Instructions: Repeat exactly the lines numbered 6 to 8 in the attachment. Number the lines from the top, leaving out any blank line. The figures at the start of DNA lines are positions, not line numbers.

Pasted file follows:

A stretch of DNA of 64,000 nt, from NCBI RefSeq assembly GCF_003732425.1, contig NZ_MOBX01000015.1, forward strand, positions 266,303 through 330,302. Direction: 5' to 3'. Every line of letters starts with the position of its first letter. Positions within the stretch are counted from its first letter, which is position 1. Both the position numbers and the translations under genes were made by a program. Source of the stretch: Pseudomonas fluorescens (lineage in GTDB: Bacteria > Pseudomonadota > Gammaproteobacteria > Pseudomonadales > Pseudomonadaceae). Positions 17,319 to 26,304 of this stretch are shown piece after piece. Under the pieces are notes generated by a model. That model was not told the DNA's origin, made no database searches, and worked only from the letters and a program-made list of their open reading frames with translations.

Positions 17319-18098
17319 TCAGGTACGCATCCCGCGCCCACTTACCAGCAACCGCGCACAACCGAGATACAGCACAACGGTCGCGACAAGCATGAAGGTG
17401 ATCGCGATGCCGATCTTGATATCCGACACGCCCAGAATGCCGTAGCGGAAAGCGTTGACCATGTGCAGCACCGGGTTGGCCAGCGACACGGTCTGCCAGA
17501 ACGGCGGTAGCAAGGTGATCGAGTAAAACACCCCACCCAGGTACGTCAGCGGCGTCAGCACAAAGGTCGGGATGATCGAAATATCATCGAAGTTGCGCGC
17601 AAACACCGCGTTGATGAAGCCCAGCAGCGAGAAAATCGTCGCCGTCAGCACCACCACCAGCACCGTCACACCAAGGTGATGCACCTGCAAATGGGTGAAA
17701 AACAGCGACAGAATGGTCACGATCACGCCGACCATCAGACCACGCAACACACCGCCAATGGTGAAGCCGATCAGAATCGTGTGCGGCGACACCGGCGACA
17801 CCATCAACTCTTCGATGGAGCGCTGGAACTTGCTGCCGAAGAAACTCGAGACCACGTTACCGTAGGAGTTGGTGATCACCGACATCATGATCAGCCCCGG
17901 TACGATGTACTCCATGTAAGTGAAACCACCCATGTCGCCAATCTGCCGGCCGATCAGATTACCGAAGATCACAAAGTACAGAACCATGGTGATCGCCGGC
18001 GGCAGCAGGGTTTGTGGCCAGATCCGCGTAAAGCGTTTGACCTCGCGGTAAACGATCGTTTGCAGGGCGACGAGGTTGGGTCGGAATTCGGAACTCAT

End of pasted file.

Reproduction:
17601 AAACACCGCGTTGATGAAGCCCAGCAGCGAGAAAATCGTCGCCGTCAGCACCACCACCAGCACCGTCACACCAAGGTGATGCACCTGCAAATGGGTGAAA
17701 AACAGCGACAGAATGGTCACGATCACGCCGACCATCAGACCACGCAACACACCGCCAATGGTGAAGCCGATCAGAATCGTGTGCGGCGACACCGGCGACA
17801 CCATCAACTCTTCGATGGAGCGCTGGAACTTGCTGCCGAAGAAACTCGAGACCACGTTACCGTAGGAGTTGGTGATCACCGACATCATGATCAGCCCCGG